U.K. Retail Sales Fall As Colder Weather Curbs Clothing Demand

U.K. retail sales fell in February after surging the most in more than two years the previous month during post-Christmas sales.

The 0.4 decline was less than the 0.7 percent drop forecast by economists in a Bloomberg survey. Clothing and shoes fell 0.4 percent, with poor weather delaying purchases of spring and summer attire, the Office for National Statistics said in a report on Thursday.

While the figures show a decline on the month, sales were up 3.8 percent compared with a year earlier. Consumer spending has helped to drive U.K. economic growth amid low inflation and an increase in employment. The Bank of England said on Wednesday household expenditure has remained “resilient” in recent months.

Excluding fuel, retail sales fell 0.2 percent in February from January and were up 4.1 percent on the year.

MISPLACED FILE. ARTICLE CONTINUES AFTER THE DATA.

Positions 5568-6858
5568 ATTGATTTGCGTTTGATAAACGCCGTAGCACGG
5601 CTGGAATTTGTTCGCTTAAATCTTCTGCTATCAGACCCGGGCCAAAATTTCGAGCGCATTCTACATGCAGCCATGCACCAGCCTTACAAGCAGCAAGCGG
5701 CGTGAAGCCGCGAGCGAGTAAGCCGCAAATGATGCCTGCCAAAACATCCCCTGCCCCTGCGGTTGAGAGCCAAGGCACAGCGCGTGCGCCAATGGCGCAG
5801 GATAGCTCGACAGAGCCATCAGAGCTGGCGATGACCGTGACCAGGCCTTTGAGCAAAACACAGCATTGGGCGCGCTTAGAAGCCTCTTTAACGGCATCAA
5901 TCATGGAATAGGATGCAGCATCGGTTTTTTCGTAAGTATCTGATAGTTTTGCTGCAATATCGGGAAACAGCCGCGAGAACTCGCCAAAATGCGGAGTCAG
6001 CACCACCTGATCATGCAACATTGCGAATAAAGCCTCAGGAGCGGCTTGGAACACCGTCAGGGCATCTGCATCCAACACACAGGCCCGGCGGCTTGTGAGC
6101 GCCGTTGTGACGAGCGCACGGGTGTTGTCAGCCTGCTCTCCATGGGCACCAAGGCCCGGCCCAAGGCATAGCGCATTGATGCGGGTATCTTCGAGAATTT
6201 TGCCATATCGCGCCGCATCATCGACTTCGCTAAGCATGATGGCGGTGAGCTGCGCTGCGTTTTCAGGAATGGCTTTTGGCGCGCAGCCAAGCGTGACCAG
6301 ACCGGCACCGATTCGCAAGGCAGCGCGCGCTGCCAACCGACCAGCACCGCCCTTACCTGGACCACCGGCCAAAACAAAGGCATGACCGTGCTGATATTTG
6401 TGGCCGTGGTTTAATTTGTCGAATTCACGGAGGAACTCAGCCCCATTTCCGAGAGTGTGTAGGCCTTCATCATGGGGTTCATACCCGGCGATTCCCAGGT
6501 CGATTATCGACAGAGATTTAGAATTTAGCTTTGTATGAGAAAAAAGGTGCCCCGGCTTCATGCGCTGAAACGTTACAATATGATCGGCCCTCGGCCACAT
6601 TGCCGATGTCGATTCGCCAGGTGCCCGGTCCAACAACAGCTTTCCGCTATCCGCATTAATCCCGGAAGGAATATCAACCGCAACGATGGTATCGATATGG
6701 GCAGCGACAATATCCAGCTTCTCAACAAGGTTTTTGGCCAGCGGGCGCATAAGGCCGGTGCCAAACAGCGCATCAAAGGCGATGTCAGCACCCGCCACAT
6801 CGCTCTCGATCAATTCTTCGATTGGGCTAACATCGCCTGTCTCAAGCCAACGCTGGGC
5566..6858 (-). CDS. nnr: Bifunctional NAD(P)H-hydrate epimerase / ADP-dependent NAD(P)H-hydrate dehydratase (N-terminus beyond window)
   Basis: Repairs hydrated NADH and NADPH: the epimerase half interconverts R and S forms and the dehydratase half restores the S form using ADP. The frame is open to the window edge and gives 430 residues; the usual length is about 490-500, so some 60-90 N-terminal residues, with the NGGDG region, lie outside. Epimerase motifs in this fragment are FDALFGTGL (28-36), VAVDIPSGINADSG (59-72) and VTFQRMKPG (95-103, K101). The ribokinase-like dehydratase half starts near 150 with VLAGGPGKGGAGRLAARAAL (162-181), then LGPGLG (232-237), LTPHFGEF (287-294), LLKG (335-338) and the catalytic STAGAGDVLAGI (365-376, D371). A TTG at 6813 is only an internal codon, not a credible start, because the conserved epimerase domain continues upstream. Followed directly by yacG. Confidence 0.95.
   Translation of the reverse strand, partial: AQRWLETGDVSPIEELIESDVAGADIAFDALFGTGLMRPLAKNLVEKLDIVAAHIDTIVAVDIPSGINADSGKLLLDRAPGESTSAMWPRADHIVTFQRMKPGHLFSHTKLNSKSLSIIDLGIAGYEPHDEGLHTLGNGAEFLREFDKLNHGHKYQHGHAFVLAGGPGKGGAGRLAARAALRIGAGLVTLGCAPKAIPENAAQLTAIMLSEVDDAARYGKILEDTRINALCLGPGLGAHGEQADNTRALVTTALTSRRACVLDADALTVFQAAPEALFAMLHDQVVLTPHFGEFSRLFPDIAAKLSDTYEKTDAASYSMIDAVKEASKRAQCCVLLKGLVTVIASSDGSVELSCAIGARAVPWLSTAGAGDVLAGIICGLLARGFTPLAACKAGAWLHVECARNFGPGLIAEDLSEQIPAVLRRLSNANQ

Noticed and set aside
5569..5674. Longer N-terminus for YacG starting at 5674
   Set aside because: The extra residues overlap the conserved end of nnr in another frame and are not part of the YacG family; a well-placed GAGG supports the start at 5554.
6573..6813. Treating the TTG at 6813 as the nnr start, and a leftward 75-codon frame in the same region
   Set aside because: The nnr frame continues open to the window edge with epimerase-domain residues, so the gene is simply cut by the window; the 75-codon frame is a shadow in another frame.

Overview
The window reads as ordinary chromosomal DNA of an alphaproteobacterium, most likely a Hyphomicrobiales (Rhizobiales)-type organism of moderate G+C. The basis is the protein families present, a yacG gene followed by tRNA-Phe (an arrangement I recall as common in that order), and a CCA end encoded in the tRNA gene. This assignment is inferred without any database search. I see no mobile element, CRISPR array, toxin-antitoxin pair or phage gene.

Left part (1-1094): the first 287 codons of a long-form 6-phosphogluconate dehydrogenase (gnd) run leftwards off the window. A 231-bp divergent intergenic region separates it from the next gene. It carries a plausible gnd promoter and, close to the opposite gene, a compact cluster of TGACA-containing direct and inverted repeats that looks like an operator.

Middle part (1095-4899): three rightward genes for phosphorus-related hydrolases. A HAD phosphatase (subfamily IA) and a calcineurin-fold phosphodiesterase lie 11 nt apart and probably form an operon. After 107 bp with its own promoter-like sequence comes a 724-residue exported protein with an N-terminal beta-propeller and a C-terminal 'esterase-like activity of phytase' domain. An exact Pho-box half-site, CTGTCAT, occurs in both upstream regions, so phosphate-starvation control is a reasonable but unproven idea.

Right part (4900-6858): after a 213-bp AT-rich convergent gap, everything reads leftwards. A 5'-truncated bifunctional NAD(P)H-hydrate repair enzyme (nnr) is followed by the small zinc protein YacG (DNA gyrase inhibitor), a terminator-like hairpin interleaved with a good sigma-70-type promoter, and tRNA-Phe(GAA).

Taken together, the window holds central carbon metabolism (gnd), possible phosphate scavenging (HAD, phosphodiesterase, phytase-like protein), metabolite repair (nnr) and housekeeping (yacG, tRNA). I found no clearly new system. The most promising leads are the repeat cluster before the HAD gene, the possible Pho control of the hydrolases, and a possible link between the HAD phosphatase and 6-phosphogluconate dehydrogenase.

In the three months through February, while total sales rose 0.8 percent, clothing plunged 3.4 percent, the most since 1990. Though February was wetter than usual for the month, a milder winter in general curbed sales of cold-weather gear.
Measured by the deflator, prices at stores — including petrol stations — fell an annual 2.5 percent in February, the least since December 2014. Still, retailers have cut prices for 20 consecutive months.


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Dean Popplewell

Dean Popplewell

Vice-President of Market Analysis at MarketPulse
Dean Popplewell has nearly two decades of experience trading currencies and fixed income instruments. He has a deep understanding of market fundamentals and the impact of global events on capital markets. He is respected among professional traders for his skilled analysis and career history as global head of trading for firms such as Scotia Capital and BMO Nesbitt Burns. Since joining OANDA in 2006, Dean has played an instrumental role in driving awareness of the forex market as an emerging asset class for retail investors, as well as providing expert counsel to a number of internal teams on how to best serve clients and industry stakeholders.
Dean Popplewell